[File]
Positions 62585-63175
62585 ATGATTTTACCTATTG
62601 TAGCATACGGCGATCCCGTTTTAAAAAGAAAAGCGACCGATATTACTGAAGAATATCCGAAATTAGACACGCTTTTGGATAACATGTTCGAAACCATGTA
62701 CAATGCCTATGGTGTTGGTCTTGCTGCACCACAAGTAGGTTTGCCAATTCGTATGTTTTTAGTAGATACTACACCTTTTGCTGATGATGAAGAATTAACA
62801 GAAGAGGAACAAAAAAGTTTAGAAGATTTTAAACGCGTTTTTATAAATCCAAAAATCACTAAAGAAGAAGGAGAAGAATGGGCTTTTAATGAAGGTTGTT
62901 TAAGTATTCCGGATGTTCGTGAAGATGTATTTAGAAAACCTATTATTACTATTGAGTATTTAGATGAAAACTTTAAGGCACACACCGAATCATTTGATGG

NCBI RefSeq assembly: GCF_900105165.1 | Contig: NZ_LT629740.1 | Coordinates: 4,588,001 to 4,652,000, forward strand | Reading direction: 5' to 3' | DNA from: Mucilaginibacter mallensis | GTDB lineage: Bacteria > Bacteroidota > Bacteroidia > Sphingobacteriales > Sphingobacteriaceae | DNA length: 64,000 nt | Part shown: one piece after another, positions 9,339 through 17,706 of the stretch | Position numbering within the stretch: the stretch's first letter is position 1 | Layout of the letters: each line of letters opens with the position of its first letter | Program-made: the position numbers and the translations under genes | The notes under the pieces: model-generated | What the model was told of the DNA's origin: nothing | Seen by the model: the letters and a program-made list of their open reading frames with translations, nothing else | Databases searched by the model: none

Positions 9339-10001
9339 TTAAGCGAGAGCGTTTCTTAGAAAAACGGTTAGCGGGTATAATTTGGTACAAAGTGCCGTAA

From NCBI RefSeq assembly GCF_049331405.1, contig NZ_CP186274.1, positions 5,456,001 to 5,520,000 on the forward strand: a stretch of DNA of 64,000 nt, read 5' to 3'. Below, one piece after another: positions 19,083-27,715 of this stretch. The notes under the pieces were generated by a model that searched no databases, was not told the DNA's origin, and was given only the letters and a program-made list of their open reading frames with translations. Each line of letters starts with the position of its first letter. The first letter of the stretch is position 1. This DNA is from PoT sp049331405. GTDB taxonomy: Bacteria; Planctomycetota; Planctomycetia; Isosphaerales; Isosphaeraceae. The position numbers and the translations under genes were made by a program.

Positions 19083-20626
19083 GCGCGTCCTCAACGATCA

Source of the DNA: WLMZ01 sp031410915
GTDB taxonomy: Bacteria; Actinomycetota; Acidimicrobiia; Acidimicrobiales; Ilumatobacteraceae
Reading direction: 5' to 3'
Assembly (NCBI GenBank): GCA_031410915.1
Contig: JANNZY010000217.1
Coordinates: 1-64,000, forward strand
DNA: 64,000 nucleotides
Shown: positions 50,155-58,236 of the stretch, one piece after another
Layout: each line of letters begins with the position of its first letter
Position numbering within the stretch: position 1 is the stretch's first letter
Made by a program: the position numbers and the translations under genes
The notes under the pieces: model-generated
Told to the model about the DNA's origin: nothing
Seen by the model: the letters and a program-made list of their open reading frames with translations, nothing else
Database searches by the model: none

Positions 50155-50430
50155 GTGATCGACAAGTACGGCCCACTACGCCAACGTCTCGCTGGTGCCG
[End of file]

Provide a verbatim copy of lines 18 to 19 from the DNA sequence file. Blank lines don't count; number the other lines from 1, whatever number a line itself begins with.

Coordinates: 1-64,000, forward strand
DNA: 64,000 nucleotides